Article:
The White House hasn’t ruled out a ban, and Secretary of State Antony Blinken said Sunday that the United States and its allies were discussing a ban “while making sure that there is still an appropriate supply of oil” on the world market.

Talk of a ban on Russian oil has led U.S. officials to consider other sources that are currently limited. In what was supposed to be a secret trip, senior U.S. officials traveled to Venezuela over the weekend to discuss the chance of easing oil sanctions on the major crude-exporting country.

Ronnie James, an Uber driver in Brooklyn, wants the government to do something to bring prices down — get oil from Venezuela or tap more from the Strategic Petroleum Reserve.

“The folks who are every day building the wealth of this nation could use a break,” he said.

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8 thoughts on “U.S. gasoline prices rise again on talk of banning Russian oil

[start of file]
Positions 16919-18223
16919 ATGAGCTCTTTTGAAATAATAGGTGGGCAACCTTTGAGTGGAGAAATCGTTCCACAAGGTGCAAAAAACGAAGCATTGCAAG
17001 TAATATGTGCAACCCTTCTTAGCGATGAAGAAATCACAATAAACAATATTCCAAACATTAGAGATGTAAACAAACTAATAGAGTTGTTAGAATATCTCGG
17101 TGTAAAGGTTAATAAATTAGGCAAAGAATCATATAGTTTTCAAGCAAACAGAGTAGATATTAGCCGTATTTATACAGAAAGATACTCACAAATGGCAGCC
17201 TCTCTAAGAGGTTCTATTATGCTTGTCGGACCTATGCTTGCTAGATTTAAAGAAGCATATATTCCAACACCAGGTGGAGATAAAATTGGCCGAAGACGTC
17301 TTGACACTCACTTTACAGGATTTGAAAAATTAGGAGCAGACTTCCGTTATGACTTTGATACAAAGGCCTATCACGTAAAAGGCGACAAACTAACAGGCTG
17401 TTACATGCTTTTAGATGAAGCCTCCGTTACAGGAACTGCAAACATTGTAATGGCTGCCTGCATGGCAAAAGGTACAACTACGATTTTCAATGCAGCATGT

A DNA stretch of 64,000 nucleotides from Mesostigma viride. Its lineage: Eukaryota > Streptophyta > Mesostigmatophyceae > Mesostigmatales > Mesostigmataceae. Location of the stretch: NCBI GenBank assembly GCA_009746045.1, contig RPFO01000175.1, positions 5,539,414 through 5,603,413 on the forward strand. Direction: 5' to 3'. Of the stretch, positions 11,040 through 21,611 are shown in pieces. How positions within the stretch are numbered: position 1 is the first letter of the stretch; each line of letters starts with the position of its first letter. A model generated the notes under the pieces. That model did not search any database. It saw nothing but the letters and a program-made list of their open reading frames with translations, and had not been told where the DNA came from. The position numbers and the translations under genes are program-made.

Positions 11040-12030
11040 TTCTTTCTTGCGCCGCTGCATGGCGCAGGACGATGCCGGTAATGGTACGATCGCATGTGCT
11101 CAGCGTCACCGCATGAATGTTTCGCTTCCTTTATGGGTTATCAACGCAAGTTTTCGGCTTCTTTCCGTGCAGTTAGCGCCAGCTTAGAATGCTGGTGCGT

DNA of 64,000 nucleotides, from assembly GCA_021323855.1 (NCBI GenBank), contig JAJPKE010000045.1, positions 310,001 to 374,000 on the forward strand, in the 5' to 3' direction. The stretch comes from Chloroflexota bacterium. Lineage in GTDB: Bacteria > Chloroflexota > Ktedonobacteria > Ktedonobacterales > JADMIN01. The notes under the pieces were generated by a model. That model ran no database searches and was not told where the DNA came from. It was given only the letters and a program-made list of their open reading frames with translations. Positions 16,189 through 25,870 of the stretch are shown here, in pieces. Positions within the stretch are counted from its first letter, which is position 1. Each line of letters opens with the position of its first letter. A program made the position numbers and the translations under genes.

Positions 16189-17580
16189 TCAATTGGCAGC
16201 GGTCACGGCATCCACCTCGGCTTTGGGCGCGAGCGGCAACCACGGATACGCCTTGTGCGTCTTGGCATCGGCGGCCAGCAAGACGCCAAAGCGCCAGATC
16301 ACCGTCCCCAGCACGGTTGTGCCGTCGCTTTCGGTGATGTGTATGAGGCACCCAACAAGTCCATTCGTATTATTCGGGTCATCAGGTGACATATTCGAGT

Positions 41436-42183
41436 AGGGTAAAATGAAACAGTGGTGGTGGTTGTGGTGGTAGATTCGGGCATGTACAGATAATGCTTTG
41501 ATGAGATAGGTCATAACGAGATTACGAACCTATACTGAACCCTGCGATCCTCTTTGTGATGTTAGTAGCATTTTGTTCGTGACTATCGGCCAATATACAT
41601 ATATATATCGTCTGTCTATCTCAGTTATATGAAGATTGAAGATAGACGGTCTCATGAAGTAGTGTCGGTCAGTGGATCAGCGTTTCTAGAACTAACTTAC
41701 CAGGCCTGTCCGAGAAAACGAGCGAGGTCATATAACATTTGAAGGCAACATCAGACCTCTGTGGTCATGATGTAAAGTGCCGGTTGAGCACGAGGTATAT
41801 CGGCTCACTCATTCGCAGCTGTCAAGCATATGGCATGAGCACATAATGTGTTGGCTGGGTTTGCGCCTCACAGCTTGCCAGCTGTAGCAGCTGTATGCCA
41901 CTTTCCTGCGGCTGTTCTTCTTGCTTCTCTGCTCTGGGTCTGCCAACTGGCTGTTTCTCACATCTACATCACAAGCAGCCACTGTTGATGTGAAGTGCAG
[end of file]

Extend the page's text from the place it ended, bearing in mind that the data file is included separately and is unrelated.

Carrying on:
1. Hammer & Nigel were livid about this during the opening segment of their drive-time Monday afternoon, March 7, show on WIBC. One of them suggested two-tier pricing; one current-market-price pump for people who voted for Biden and a second, lower-price pump for people who voted for Trump. Not a bad idea; albeit unenforceable.

    1. The blame for gas prices belongs with Putin. Those who blame someone else or think Putin is a swell world leader should re-evaluate their life choices.

      That you thought the drivel from Hammer and Nigel is worth repeating troubles me, Bob. “Not being Rob Kendall” is not exactly a ringing endorsement for the intelligence of the folks they let have radio shows on WIBC nowadays.